Tolson and MDE maintain that the statute creates no such requirement. As such, the statute did not require MDE to make a "factual finding" regarding the Tolson Landfill's compliance with local zoning regulations before it issued the permit, except to the extent that it had received a letter from the County stating the facility's compliance. Moreover, Tolson asserts that MDE must receive only one statement from the County, not multiple statements at each phase in the process, and not even an additional statement just before the permit was approved in 2014. The circuit court agreed with Tolson and MDE.

         DISCUSSION

         I. Standard of Review

         In reviewing the decision of an agency, we "look[] through the circuit court's . . . decision[], although applying the same standards of review, and evaluate[] the decision of the agency." People's Counsel v. Surina, 400 Md. 662, 681 (2007); see also Long Green Valley Ass'n v. Prigel Family Creamery, 206 Md.App. 264, 273 (2012) ("'On appellate review of the decision of an administrative agency, this Court reviews the agency's decision, not the circuit court's decision.'") (quoting Halici v. City of Gaithersburg, 180 Md.App. 238, 248 (2008)).

         Because no statute sets forth an express standard of review, we review MDE's decision under the substantial evidence and arbitrary and capricious standards. See MDE v. Anacostia Riverkeeper, 447 Md. 88, 118-19 (2016). We are "limited to determining if there is substantial evidence in the record as a whole to support the agency's findings and conclusions, and to determine if the administrative decision is premised upon an erroneous conclusion of law." Halici, 180 Md.App. at 248 (internal quotation marks and citations omitted). "In this context, substantial evidence, as the test for reviewing factual findings of administrative agencies, has been defined as such relevant evidence as a reasonable mind might accept as adequate to support a conclusion." Tomlinson v. BKL York LLC, 219 Md.App. 606, 614 (2014) (quoting Catonsville Nursing Home, Inc. v. Loveman, 349 Md. 560, 568-69 (1998)).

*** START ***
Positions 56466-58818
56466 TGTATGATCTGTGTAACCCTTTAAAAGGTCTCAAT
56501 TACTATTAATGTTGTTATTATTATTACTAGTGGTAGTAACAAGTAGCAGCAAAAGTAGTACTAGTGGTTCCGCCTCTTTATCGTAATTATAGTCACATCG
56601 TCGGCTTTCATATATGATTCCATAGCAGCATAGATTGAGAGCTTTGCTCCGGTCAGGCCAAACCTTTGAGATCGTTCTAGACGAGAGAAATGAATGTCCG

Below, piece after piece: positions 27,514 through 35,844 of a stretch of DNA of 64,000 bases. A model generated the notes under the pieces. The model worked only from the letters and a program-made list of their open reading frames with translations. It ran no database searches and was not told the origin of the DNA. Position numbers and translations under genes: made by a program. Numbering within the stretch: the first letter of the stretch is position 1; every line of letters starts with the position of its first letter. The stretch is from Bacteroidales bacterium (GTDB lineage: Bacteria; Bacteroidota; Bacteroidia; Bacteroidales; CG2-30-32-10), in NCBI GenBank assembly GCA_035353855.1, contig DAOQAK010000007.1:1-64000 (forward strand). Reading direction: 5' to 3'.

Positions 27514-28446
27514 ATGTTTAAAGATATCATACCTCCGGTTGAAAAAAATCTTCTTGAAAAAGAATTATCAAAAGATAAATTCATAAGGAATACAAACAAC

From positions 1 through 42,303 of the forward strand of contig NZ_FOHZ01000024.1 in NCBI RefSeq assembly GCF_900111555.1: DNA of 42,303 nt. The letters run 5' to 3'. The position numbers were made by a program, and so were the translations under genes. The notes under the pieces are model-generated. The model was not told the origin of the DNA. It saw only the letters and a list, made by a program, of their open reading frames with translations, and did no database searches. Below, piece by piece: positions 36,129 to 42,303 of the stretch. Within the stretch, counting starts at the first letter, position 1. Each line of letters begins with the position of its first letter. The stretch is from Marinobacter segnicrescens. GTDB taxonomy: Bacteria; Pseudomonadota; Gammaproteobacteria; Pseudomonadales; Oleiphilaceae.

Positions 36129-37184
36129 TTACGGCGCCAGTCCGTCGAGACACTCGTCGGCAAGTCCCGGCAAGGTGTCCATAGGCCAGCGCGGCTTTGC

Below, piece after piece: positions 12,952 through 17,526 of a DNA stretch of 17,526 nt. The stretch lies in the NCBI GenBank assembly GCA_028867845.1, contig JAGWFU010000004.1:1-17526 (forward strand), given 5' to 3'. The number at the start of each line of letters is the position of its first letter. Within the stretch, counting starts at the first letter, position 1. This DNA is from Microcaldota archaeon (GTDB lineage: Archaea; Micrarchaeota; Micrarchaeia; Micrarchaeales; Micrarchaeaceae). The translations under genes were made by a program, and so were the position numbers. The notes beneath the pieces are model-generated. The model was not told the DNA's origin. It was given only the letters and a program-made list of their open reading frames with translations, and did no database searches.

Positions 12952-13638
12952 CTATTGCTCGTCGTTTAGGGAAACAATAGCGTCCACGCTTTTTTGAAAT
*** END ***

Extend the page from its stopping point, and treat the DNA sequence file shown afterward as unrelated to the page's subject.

"We have characterized the arbitrary and capricious standard of review as one that is 'extremely deferential.'" Anacostia Riverkeeper, 447 Md. at 120 (quoting Harvey v. Marshall, 389 Md. 243, 299 (2005)). "Our review of the agency's factual findings entails only an appraisal and evaluation of the agency's fact finding and not an independent decision on the evidence." Tomlinson, 219 Md.App. at 614 (quoting Catonsville Nursing Home, Inc., 349 Md. at 568-69). The paramount question we consider is "whether a reasoning mind reasonably could have reached the factual conclusion the agency reached." Anacostia River, 447 Md. at 120 (quoting Najafi v. Motor Vehicle Admin., 418 Md. 164, 173 (2011)).

         This Court reviews, de novo, the agency's conclusions of law, see Schwartz v. Md. Dep't of Natural Res., 385 Md. 534, 554 (2005); however, "a degree of deference should often be accorded the position of the administrative agency." Assateague Coastkeeper v. MDE, 200 Md.App. 665, 690 (2011) (quoting Najafi, 418 Md. at 173-74). An administrative agency's interpretation of a statute that the agency administers should ordinarily be given considerable weight by reviewing courts. Id.

         We review an agency's decision in the light most favorable to the agency, because "its decisions are prima facie correct and carry with them the presumption of validity." Bereano v. State Ethics Comm'n, 403 Md. 716, 732 (2008) (quoting Anderson v. Dep't of Safety & Corr. Servs., 330 Md. 187, 213 (1993)); see also Anacostia Riverkeeper, 447 Md. at 120 (quoting Najafi, 418 Md. at 173) ("[W]e shall review the agency's decision 'in the light most favorable to it.'"). Additionally, the appellant challenging an administrative agency ...